Onboarding speed isn’t merely a consumer nice-to-have, according to a new Javelin study, but it has a concrete impact on whether customers engage at all and how many dollars they entrust.
“Banks and credit unions can boost the profitability of a new customer an estimated $212 a year with effective onboarding that emphasizes engagement,” the report said. “Fully engaged customers are four times more likely than inactive customers to identify the new bank or credit union as their primary FI. Fully engaged customers not only 2.7 times more financial accounts than inactive customers at the new FI, but they also intend to open more accounts in the next 12 months.” How much more? Three accounts versus an average of one-half of one account.
“Fully engaging the 20 percent of new customers who do not enroll because they think switching FIs is too difficult will result in an 8 percent increase in the overall profit that FIs earn from news customers in the first three years,” the Javelin report said.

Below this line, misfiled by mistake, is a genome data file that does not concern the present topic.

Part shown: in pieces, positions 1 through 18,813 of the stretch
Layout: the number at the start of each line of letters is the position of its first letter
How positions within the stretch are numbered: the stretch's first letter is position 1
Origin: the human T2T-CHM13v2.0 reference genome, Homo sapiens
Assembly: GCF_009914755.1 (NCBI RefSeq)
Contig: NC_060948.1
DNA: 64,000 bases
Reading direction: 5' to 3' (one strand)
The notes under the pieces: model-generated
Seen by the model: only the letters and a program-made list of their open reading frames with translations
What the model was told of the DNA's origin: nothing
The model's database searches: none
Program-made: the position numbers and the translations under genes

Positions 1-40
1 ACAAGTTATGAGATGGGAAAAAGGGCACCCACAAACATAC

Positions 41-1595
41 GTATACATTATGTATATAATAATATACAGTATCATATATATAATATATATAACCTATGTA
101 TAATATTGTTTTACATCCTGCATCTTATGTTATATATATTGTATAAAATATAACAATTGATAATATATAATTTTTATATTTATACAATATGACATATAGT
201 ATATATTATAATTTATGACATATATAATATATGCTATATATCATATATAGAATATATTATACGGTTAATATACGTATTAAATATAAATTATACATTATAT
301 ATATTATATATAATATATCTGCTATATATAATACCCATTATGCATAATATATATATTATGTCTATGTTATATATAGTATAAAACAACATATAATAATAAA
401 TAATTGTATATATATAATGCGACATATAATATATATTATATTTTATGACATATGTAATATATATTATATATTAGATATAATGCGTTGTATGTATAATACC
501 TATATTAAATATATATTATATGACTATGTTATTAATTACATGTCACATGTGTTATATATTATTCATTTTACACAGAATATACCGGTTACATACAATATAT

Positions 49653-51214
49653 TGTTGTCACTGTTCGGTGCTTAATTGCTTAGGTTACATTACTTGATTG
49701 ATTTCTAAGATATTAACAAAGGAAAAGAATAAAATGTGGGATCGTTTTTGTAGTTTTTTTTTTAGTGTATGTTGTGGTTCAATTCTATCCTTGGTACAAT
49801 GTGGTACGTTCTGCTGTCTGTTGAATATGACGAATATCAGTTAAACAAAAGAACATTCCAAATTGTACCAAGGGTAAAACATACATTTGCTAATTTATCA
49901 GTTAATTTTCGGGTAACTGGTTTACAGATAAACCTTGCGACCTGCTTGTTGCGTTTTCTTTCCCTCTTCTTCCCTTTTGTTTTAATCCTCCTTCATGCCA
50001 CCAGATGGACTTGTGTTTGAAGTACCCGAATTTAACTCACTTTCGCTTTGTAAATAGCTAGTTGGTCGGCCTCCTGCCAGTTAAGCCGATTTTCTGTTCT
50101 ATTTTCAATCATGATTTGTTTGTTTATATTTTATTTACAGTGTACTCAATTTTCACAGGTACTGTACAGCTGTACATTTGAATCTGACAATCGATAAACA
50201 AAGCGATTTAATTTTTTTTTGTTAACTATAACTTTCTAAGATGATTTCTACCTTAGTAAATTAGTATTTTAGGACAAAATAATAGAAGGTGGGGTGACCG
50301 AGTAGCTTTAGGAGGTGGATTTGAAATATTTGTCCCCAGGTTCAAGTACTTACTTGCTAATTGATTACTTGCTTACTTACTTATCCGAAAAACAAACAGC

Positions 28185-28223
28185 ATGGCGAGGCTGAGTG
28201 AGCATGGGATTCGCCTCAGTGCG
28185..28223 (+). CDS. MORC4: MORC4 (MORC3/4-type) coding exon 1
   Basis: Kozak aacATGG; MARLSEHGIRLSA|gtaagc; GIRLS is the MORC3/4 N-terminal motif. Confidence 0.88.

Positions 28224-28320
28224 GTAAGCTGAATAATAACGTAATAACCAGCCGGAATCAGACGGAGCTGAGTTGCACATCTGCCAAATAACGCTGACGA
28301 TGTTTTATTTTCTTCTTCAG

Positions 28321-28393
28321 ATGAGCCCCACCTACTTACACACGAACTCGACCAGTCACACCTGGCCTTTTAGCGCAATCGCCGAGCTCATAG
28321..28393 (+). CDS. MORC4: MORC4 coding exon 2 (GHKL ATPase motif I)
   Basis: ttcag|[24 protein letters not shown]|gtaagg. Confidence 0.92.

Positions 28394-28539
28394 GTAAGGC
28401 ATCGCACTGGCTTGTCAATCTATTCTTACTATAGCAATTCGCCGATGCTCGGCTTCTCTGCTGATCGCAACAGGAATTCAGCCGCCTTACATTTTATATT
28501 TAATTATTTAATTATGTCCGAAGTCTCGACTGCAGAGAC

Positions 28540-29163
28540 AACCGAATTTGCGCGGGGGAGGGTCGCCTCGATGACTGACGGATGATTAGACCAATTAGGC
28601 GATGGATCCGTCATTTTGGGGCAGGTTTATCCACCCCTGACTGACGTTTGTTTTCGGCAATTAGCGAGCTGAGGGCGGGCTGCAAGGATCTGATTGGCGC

Todd Ablowitz, president of Double Diamond Group, said that payment facilitators have long known about the power of easy and fast onboarding, but this reports adds more concrete stats.
“The number one reason that payment facilitators become payment facilitators is to reduce the friction of onboarding,” Ablowitz said. He pointed to Square’s powerful revenue attributable mostly to one fact: “it was easy and it took less than a minute to become a Square merchant.”
Although these onboarding details are true across all platforms and payments interfaces, nowhere is it more critical than with mobile devices. Consumers “have no patience in filling out a lot of details on mobile devices,” Ablowitz said, adding that relatively small mobile screens only make the need for a quick interaction more urgent.
Beyond the mechanics of mobile devices, there is the reality of how they are typically used. Their portability means they are likely to be used while standing in a lobby or on a crowded street corner.
“The context of where and how these mobile devices are used makes patience an even more rare commodity,” Ablowitz said.